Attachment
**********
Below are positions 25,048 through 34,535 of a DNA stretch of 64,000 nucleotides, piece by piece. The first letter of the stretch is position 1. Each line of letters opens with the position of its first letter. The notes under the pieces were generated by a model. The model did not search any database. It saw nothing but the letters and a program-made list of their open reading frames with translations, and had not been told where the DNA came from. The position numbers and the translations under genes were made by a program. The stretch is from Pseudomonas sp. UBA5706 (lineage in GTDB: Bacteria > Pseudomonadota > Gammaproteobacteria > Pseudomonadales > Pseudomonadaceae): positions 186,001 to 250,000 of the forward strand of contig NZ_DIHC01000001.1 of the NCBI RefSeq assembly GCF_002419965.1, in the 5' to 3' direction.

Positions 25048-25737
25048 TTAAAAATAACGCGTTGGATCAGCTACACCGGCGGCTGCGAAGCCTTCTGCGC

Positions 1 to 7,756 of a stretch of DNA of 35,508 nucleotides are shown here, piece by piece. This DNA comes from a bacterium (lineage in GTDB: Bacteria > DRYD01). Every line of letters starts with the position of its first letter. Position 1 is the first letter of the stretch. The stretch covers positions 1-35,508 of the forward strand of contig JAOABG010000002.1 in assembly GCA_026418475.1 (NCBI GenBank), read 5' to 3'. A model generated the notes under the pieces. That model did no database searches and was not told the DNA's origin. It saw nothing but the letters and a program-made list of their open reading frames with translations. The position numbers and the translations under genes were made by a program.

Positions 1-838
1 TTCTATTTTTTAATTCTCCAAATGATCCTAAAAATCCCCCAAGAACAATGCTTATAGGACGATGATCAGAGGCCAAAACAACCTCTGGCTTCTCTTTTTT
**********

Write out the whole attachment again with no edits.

Below are positions 25,048 through 34,535 of a DNA stretch of 64,000 nucleotides, piece by piece. The first letter of the stretch is position 1. Each line of letters opens with the position of its first letter. The notes under the pieces were generated by a model. The model did not search any database. It saw nothing but the letters and a program-made list of their open reading frames with translations, and had not been told where the DNA came from. The position numbers and the translations under genes were made by a program. The stretch is from Pseudomonas sp. UBA5706 (lineage in GTDB: Bacteria > Pseudomonadota > Gammaproteobacteria > Pseudomonadales > Pseudomonadaceae): positions 186,001 to 250,000 of the forward strand of contig NZ_DIHC01000001.1 of the NCBI RefSeq assembly GCF_002419965.1, in the 5' to 3' direction.

Positions 25048-25737
25048 TTAAAAATAACGCGTTGGATCAGCTACACCGGCGGCTGCGAAGCCTTCTGCGC

Positions 1 to 7,756 of a stretch of DNA of 35,508 nucleotides are shown here, piece by piece. This DNA comes from a bacterium (lineage in GTDB: Bacteria > DRYD01). Every line of letters starts with the position of its first letter. Position 1 is the first letter of the stretch. The stretch covers positions 1-35,508 of the forward strand of contig JAOABG010000002.1 in assembly GCA_026418475.1 (NCBI GenBank), read 5' to 3'. A model generated the notes under the pieces. That model did no database searches and was not told the DNA's origin. It saw nothing but the letters and a program-made list of their open reading frames with translations. The position numbers and the translations under genes were made by a program.

Positions 1-838
1 TTCTATTTTTTAATTCTCCAAATGATCCTAAAAATCCCCCAAGAACAATGCTTATAGGACGATGATCAGAGGCCAAAACAACCTCTGGCTTCTCTTTTTT